DVD Review - Super

Rainn Wilson (The Office) stars as Frank D'arbo, a regular guy who decides to become a costumed, crime fighter like out of a comic book. Several critics have made comparisons to Kick-Ass. That film was the most mainstream of non-comic book movies that attempted to have a main character become a comic book-like hero in a realistic way. Except, Kick-Ass was based on a graphic novel and in the end wasn't that realistic. While it has its moments of implausibility and things that are over-the-top for comedic effect, Super is a great step up in realism.

What writer-director James Gunn presents is the idea that a person who would actually dress up in a costume and fight crime, almost like a vigilante would have to be a person who is psychologically damaged or unstable. That person may not be the most well-trained or possess the skills and the finances to do what Bruce Wayne did, so what results would most likely be boring or extremely crazy.

Frank is married to Sarah, played by Liv Tyler. Sarah is a beautiful woman, while Frank is a slub of a man. If you're wondering why a girl that gorgeous would marry a man that meager, the fact is she's a recovering alcoholic and drug addict whom Frank saved. He was there for her. He cared for her and a kind of love developed between the two.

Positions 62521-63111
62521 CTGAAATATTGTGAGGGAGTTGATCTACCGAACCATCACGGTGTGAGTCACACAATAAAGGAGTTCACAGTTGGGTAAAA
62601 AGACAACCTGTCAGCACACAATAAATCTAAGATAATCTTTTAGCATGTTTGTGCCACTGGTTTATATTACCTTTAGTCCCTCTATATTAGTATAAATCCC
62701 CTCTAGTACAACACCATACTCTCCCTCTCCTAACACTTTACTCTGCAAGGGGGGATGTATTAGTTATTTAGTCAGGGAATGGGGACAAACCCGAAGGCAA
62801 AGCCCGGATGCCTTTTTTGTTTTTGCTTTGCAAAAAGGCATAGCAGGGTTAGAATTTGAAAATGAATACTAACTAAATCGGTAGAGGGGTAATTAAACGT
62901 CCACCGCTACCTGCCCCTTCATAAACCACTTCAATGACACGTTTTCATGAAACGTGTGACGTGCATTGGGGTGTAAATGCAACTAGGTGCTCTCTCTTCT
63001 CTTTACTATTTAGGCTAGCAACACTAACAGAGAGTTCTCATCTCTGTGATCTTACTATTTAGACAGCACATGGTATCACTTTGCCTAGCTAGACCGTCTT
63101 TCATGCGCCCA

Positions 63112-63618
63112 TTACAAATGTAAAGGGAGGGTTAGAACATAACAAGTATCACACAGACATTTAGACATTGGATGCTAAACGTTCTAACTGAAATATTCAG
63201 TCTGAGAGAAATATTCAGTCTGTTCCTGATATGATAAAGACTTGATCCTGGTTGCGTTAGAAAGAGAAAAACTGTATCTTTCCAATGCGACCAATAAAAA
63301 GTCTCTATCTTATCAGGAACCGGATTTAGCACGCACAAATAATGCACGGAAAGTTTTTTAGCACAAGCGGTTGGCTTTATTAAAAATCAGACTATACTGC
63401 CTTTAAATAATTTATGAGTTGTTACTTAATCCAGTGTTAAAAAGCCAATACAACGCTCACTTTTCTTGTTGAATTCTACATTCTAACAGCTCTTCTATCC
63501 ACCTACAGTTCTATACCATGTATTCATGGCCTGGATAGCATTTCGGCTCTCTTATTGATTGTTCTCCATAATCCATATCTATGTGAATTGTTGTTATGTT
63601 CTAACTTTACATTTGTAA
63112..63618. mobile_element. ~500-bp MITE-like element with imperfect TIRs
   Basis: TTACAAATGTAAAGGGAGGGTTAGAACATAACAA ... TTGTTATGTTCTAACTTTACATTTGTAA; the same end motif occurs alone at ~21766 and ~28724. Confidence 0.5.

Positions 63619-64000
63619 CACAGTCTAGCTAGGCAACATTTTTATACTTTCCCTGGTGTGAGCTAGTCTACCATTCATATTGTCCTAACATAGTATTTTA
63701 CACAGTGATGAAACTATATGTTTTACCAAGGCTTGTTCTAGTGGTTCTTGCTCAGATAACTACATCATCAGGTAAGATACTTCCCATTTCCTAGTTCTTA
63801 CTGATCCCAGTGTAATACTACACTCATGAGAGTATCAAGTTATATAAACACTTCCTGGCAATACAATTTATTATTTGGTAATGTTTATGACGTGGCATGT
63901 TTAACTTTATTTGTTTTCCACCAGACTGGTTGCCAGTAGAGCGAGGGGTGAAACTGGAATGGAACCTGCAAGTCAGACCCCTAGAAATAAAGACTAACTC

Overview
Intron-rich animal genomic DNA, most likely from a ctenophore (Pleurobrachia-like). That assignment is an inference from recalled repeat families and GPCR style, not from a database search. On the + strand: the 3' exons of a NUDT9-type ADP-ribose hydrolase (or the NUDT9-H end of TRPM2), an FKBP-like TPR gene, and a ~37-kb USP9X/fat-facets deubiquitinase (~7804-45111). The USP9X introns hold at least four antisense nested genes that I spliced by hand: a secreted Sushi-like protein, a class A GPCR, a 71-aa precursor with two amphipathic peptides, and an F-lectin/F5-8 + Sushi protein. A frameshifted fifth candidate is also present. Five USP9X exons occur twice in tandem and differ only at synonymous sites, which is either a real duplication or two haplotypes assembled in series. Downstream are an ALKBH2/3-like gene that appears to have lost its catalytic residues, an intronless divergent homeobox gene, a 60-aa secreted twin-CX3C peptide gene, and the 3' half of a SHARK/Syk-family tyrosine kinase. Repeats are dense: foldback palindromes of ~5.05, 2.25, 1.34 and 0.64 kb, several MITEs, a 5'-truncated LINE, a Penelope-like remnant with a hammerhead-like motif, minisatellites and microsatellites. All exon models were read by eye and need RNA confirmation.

Whether that love is sustainable for an  entire lifetime is brought into question when a local mobster named Jacques, played by Kevin Bacon, literally steals Sarah away. Inspired by an obviously fake superhero, played by Nathan Fillion (Firefly and Castle) who looks like an uber-Christian version of his character from Dr. Horrible's Sing-Along Blog, Frank becomes the Crimson Bolt.

He really knows nothing about superheroes or costumed crime fighters, so he seeks the help of Libby, a young girl who works at a comic book store. Libby is played by Ellen Page (Juno and Inception). She like anyone with eyes and half a brain learns his secret identity and asks to be his kid sidekick. Frank reluctantly agrees and finds that while his methods are questionable, his motives most often aren't. Libby, however, not only has questionable methods but also questionable motives. She's like a time-bomb ready to explode.

Frank explodes and goes off on berserk and brutal fits of rage, but it's always out of frustration, frustration over the crime and the mere inconsideration of others. He never enjoys it. Libby, on the other hand, revels in it. She revels in the violence. As an audience member, I couldn't help but be disturbed by that, as Frank comes to be disturbed, but, in the end, the filmmaker isn't trying to make that point. Ultimately, the audience is left with the ends justify the means.

I believe I made this recommendation when Kick-Ass was released, but a better film of this type is Mirageman starring Marko Zaror, a Chilean film that has a far better message.

Two Stars out of Five.
Rated R for strong bloody violence, pervasive language, sexual content and drug use.
Running Time: 1 hr. and 36 mins.


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